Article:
Romney said that despite early hopes, the ouster of despotic regimes in Egypt, Libya and elsewhere over the past year has resulted in a "rising tide of chaos." He said the president has failed to come up with a coherent policy to grapple with the change sweeping the Middle East.
Foreign policy is generally seen as Obama's strength and he highlighted two of his campaign's main points, that he gave the order leading to the killing of terrorist leader Osama bin Laden and fulfilled a promise to withdraw U.S. troops from Iraq. Romney, a multimillionaire businessman, has little foreign affairs experience. Romney congratulated Obama "on taking out Osama bin Laden and taking on the leadership of al-Qaida." But he added, "we can't kill our way out of this mess. ... We must have a comprehensive and robust strategy."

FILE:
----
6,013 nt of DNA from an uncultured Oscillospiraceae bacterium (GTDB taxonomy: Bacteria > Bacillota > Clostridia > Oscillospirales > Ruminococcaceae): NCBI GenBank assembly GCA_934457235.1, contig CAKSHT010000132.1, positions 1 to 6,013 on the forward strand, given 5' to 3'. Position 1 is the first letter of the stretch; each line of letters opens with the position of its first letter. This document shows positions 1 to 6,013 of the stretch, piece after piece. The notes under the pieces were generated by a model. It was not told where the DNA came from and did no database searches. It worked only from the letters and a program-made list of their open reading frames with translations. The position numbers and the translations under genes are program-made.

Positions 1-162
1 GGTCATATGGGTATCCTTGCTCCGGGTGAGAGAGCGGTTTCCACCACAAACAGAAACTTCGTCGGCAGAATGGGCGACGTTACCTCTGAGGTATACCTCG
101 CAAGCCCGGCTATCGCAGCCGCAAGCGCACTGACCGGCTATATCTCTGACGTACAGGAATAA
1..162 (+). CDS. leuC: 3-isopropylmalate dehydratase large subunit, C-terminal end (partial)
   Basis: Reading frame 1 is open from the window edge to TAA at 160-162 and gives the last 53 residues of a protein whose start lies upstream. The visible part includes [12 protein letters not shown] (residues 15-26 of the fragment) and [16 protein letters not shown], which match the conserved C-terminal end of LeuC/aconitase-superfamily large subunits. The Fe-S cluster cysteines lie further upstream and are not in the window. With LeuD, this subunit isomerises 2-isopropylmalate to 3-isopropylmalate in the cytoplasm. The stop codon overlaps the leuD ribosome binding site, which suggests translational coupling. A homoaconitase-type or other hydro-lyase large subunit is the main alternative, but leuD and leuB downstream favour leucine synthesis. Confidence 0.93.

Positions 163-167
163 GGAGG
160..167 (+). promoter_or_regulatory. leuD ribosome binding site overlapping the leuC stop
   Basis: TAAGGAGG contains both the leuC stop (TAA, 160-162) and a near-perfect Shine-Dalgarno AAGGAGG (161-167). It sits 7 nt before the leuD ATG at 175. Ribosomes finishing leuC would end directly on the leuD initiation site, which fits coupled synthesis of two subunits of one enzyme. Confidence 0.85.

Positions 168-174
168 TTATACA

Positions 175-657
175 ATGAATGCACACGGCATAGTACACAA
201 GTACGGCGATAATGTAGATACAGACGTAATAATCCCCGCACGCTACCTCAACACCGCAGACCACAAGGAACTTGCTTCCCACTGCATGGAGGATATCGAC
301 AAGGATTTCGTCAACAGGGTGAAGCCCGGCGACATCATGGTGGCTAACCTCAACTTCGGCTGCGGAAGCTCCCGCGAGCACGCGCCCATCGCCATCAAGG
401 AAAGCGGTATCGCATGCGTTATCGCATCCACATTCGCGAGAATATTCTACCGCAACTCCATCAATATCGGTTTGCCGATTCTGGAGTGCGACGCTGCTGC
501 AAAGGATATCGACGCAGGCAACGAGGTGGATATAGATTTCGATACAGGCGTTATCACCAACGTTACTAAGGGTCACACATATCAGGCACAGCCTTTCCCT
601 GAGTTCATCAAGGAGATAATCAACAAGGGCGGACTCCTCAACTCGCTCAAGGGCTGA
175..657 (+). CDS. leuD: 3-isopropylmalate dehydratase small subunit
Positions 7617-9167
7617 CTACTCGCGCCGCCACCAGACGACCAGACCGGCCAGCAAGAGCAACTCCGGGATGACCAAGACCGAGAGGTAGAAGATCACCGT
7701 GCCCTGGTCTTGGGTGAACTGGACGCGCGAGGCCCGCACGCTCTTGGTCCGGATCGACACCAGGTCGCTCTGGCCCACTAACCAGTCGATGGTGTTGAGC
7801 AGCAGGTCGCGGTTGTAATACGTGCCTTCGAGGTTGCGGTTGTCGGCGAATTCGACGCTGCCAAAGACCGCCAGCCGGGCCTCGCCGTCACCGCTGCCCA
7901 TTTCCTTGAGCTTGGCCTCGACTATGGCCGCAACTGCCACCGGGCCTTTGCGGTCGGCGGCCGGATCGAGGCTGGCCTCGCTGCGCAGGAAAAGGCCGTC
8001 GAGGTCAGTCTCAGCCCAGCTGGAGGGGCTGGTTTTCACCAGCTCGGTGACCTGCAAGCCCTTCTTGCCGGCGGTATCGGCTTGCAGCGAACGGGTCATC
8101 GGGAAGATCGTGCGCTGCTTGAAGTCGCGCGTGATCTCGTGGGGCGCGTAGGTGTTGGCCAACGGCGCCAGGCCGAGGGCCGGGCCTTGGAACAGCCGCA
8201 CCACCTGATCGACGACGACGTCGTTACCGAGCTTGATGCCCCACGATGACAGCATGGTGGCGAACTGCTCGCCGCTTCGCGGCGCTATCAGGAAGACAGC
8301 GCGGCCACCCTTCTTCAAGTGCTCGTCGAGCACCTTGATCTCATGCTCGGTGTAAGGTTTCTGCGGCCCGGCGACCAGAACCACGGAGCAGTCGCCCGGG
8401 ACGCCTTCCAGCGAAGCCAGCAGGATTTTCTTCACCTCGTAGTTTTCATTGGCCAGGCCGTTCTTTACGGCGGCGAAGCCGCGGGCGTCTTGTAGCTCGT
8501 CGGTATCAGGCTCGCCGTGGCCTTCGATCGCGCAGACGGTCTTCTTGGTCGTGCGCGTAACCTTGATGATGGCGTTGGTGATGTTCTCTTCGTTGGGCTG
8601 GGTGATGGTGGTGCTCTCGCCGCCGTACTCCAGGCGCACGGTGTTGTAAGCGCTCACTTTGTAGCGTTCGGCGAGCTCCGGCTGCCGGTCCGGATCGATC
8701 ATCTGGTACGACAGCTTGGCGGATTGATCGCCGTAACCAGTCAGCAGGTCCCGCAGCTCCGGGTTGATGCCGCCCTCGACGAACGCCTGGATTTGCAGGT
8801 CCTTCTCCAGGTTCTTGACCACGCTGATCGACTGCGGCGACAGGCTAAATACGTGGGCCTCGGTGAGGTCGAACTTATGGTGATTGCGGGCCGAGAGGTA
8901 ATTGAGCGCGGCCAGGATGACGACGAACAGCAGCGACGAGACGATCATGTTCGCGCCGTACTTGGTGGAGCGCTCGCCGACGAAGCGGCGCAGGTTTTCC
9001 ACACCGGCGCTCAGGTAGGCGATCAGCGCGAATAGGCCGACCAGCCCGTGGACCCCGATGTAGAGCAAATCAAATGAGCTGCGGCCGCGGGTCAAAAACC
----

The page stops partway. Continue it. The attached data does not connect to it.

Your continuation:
The election is a state-by-state contest and the outcome in a small number of states that are not predictably Democratic or Republican will determine the winner. With the final debate behind them, both men are embarking on a two-week whirlwind of campaigning. The president is slated to speak in six states during a two-day trip that begins Wednesday. Romney intends to visit two or three states a day. Already four million ballots have been cast in early voting in more than two dozen states. Just hours before the debate CNN published the latest "poll of polls," showing Romney has been able to maintain his momentum. The poll, which is the average of five polls conducted over the past week, has both Obama and Romney locked in a dead heat — each garnering 47 percent support among likely voters. A Reuters/Ipsos poll from Monday night (before the debate) also had both candidates tied at 46% in a sample that included both registered and likely voters. Gallup's daily tracking poll has Romney holding on to a 6% advantage among likely voters.